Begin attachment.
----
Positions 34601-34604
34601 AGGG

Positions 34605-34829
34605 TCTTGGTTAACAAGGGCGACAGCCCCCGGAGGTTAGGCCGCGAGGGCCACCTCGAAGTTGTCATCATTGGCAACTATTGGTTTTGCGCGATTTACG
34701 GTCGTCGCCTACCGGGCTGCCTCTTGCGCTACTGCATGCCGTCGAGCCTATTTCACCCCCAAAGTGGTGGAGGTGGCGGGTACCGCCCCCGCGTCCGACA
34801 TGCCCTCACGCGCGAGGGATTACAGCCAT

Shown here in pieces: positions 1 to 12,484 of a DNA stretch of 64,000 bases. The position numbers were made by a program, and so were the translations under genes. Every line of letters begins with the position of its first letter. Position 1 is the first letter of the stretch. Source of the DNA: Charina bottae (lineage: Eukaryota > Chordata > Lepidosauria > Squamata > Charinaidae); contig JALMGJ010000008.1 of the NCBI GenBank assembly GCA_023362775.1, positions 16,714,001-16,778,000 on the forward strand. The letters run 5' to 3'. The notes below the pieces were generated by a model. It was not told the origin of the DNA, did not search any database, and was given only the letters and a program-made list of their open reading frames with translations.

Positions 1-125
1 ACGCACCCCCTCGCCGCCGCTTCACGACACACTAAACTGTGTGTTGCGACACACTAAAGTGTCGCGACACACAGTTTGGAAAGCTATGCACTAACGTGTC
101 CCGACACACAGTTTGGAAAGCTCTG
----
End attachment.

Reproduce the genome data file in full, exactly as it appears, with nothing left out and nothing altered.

Positions 34601-34604
34601 AGGG

Positions 34605-34829
34605 TCTTGGTTAACAAGGGCGACAGCCCCCGGAGGTTAGGCCGCGAGGGCCACCTCGAAGTTGTCATCATTGGCAACTATTGGTTTTGCGCGATTTACG
34701 GTCGTCGCCTACCGGGCTGCCTCTTGCGCTACTGCATGCCGTCGAGCCTATTTCACCCCCAAAGTGGTGGAGGTGGCGGGTACCGCCCCCGCGTCCGACA
34801 TGCCCTCACGCGCGAGGGATTACAGCCAT

Shown here in pieces: positions 1 to 12,484 of a DNA stretch of 64,000 bases. The position numbers were made by a program, and so were the translations under genes. Every line of letters begins with the position of its first letter. Position 1 is the first letter of the stretch. Source of the DNA: Charina bottae (lineage: Eukaryota > Chordata > Lepidosauria > Squamata > Charinaidae); contig JALMGJ010000008.1 of the NCBI GenBank assembly GCA_023362775.1, positions 16,714,001-16,778,000 on the forward strand. The letters run 5' to 3'. The notes below the pieces were generated by a model. It was not told the origin of the DNA, did not search any database, and was given only the letters and a program-made list of their open reading frames with translations.

Positions 1-125
1 ACGCACCCCCTCGCCGCCGCTTCACGACACACTAAACTGTGTGTTGCGACACACTAAAGTGTCGCGACACACAGTTTGGAAAGCTATGCACTAACGTGTC
101 CCGACACACAGTTTGGAAAGCTCTG